Signs of Life in Areas Hit by May Fires: UT San Diego Story
A $50,000 fence is now up around a 60-acre land preserve along a busy Carlsbad street. Pricey, but it keeps people out. It’s the only way the property, charred four months ago in the Poinsettia fire, can heal and return to its lush — by California coastal standards — state.
“It’s been working,” said Markus Spiegelberg, who oversees the small preserve owned by the nonprofit Center for Natural Lands Management. “Before the fence went up, we had motorcycles doing doughnuts and people looky-looing around.”
Healing is key, because the sliver of property — a haven for native plants and endangered species crowded out by encroaching development — is part of a patchwork of vital open space for wildlife in this region.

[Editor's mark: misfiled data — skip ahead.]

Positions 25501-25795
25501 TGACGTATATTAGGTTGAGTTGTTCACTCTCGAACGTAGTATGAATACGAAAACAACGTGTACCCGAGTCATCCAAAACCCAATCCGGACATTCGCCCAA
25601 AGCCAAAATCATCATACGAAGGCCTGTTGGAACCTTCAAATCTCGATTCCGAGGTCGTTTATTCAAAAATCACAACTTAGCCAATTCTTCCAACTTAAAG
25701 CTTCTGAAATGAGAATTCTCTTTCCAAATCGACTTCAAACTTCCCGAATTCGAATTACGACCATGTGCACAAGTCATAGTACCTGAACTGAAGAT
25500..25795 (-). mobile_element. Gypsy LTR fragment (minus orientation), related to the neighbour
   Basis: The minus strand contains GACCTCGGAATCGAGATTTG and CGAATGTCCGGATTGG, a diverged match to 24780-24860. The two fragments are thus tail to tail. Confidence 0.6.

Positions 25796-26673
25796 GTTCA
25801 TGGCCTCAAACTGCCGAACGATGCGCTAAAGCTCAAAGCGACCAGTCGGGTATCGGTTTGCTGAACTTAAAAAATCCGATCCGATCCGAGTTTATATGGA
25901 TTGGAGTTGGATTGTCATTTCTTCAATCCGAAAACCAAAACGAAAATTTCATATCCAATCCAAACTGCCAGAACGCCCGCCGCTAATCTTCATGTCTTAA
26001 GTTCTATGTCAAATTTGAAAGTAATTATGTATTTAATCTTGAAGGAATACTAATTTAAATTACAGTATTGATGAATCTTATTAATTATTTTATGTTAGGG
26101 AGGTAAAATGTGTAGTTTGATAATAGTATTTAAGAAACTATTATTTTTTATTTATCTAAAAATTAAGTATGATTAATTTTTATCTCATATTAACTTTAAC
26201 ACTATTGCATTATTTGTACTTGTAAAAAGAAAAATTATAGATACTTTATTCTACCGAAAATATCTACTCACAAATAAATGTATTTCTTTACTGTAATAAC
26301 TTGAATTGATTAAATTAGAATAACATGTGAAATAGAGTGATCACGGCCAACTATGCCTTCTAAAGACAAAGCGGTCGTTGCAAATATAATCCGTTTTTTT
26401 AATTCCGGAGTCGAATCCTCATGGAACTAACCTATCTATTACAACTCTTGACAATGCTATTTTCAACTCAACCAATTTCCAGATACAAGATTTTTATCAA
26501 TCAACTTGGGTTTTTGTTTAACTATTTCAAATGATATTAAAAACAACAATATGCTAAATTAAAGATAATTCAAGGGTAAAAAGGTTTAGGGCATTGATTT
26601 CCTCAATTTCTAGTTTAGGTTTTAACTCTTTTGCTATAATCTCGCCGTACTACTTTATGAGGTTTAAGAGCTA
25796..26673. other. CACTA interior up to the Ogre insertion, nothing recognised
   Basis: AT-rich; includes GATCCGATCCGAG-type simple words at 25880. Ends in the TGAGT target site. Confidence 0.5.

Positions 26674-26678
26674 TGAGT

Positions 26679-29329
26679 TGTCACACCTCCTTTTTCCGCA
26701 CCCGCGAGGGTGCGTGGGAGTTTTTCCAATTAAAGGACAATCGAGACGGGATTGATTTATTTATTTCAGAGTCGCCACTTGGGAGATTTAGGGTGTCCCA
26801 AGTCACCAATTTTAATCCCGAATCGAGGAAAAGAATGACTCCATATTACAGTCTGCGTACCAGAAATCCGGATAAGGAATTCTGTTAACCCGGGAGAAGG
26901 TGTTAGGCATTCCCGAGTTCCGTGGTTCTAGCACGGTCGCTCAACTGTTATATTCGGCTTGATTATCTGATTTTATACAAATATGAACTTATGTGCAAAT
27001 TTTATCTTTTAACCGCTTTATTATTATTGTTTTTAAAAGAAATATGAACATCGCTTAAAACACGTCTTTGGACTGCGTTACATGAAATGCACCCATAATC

North County’s May firestorms cut a swath through some of those undeveloped areas. Biologists are now monitoring the burn sites to see if invasive plants are taking hold or whether threatened birds have come back.
Natural wildfires can benefit the ecosystem, “but a lot of these fires aren’t naturally caused, and the drought is only exacerbating the situation,” said Simon Breen of the Escondido Creek Conservancy, which owns property in Harmony Grove, near where the Cocos fire burned Read More